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Former Barrhead councillor seeks Athabasca seat

Edith Yuill is one of nine council hopefuls in Athabasca
Edie Yuill
Edith Yuill is hoping her experience in government will be a big selling point for voters when they go to the polls Oct. 18.

ATHABASCA – Experienced, dedicated and progressive — those are three qualities Edith Yuill is hoping voters will take into account as they go to the polls Oct. 18 to decide who to elect to Athabasca town council. 

Yuill is one of nine candidates to put their names forward for one of the six councillor seats around the table, and her experience working for the provincial government and both municipal governments in Barrhead over the years is going to be hard to match by the other candidates. 

Yuill recently retired from her accounting position with Alberta Transportation after nearly 40 years, but before that she also did numbers for the town and County of Barrhead. And during her time there was elected to town council several times but was unsuccessful in her bid for mayor. 

“It's in my blood,” she said in an interview Sept. 21, noting her grandfather was the last mayor of the Village of Barrhead, and the first mayor of the Town of Barrhead, as well as MP for the area for two terms, running under the Social Credit banner. 

Her father was also very interested in politics but was never elected to office, she said, and two of her relatives have served as mayor in Onoway and Swan Hills. 

Stepping away from her career, doesn’t mean she hasn’t been busy though — her last day on the job was June 30, and the next day she was volunteering at the Magnificent River Rats Festival. She intends to stay busy, and to continue to contribute to the community, whether she is elected or not. 

“A few people have asked me if I would be interested in running, they thought it would be a good idea, because I have experience, and one of the people that asked me was a little nervous that this could be a fledgling council again, and with a little bit of experience I might be able to keep it steady,” she said.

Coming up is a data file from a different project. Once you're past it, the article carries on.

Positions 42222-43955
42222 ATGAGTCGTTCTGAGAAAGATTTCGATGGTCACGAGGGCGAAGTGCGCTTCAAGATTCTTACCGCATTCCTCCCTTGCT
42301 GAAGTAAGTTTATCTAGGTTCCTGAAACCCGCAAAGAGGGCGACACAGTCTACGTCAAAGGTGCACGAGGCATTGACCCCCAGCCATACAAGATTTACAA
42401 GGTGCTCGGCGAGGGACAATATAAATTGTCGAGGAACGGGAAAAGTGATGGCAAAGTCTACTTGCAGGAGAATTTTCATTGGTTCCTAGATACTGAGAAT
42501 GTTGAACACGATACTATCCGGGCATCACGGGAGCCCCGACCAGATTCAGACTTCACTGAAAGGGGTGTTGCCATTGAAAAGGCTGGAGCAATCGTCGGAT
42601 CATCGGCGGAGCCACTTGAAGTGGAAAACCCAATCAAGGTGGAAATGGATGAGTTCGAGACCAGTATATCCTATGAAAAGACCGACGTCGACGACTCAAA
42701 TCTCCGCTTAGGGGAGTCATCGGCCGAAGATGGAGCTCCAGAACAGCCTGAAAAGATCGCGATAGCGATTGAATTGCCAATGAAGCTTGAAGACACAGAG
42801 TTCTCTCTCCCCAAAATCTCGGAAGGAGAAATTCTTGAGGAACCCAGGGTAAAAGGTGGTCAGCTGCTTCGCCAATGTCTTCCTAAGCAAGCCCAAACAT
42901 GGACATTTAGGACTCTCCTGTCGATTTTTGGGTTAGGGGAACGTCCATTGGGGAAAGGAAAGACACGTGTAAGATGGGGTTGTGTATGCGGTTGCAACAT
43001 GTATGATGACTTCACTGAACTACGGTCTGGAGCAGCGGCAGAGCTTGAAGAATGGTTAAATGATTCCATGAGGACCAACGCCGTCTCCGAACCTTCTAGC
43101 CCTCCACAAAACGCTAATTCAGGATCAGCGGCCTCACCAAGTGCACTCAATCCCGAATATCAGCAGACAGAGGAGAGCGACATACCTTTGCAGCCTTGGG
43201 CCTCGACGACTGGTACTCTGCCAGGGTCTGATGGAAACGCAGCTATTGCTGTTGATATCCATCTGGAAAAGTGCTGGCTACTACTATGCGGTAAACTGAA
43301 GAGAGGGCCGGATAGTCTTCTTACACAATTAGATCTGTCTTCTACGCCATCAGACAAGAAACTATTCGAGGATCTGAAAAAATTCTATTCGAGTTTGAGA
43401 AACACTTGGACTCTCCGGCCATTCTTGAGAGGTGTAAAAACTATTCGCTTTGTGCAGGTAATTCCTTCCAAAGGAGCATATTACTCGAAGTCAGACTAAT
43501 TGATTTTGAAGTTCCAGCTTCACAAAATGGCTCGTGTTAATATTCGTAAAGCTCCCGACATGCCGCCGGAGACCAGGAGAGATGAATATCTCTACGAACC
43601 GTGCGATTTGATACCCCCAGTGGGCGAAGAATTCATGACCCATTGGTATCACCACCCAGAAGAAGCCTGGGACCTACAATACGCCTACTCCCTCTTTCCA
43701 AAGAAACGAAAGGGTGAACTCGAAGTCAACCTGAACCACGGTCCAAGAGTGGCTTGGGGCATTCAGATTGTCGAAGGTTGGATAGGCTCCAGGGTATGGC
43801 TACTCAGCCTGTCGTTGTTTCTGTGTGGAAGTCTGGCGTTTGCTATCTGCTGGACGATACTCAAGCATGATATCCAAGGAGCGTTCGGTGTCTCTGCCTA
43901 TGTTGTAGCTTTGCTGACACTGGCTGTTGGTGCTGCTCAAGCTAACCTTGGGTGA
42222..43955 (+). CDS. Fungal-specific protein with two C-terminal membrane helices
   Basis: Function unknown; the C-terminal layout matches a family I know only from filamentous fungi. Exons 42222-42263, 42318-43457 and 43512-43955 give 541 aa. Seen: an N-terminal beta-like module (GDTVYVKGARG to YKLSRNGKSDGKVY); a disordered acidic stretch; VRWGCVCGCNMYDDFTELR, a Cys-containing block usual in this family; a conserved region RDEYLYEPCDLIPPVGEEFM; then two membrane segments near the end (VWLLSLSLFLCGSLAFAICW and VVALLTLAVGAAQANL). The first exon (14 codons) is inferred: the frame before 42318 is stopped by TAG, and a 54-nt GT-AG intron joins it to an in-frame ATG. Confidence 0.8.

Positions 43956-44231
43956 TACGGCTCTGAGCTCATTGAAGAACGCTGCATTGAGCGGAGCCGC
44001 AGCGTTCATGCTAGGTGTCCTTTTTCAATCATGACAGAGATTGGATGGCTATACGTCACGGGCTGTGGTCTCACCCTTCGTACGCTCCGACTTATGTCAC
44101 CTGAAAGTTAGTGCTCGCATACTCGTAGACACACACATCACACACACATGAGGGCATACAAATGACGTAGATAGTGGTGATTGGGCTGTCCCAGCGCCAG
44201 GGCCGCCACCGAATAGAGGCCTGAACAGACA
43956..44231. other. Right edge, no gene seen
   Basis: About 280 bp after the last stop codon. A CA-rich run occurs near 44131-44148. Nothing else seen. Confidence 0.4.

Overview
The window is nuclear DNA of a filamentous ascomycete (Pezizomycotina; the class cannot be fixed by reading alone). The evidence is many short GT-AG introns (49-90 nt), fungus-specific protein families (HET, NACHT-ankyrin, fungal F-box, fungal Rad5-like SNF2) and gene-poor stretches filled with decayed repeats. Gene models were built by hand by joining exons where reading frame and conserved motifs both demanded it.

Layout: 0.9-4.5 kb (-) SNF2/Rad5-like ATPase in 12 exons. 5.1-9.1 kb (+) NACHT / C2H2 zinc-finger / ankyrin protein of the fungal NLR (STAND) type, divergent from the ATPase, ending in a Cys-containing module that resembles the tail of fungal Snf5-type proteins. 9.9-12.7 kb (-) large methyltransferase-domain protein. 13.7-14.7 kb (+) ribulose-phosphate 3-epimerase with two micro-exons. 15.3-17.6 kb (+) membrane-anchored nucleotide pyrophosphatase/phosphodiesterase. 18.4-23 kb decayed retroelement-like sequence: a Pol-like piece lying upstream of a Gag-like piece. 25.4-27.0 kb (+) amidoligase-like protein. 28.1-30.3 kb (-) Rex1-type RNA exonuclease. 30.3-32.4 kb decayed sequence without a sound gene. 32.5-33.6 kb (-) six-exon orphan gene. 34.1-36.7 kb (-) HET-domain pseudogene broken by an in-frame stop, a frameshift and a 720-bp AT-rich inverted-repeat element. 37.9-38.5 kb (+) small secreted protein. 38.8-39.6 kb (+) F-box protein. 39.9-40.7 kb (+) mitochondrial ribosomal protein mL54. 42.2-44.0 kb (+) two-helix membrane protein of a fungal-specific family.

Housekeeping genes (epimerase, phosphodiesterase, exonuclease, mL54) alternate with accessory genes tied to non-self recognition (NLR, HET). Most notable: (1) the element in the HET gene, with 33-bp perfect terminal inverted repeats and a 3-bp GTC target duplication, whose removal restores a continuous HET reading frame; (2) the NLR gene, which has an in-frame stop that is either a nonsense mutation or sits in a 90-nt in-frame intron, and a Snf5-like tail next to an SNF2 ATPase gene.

One thing that comes with that experience is the knowledge that a single councillor is just one part of a larger team. 

“I'm not naive, in my first election, I was very naive in thinking that I could change whatever I wanted,” she said. “I know that I'm just one vote out of seven. So, unless you're good at politicking, or discussing these things with others and swaying people's minds, you're not going to change the world.” 

She does see a few issues that have a large impact on the community and need to be resolved. 

RCMP funding is one of them.  

“I'm concerned about the province downloading to municipalities,” she said.  "I'd like to maintain the RCMP until I know exactly what the province has in mind because I'm afraid that our current premier has high hopes and high aspirations.” 

Working to keep university jobs in Athabasca is another priority for Yuill as is attracting medical professionals to the region. 

“I would like to keep as many physical jobs in Athabasca as possible … That's an empty, beautiful, beautiful grounds and buildings, and it's just heartbreaking,” she said, referring to the Athabasca University campus. 

The homelessness situation in the community and the link to criminal activity is another area Yuill would like to examine as well. 

And while there are issues, there’s also a lot going for Athabasca, and she would like to be a part of helping to shape its future. 

“There’s a lot I love about this little town. I chose to retire here and not go back to Barrhead, because I like it,” she said.

About the Author: Chris Zwick

Athabasca Advocate editor
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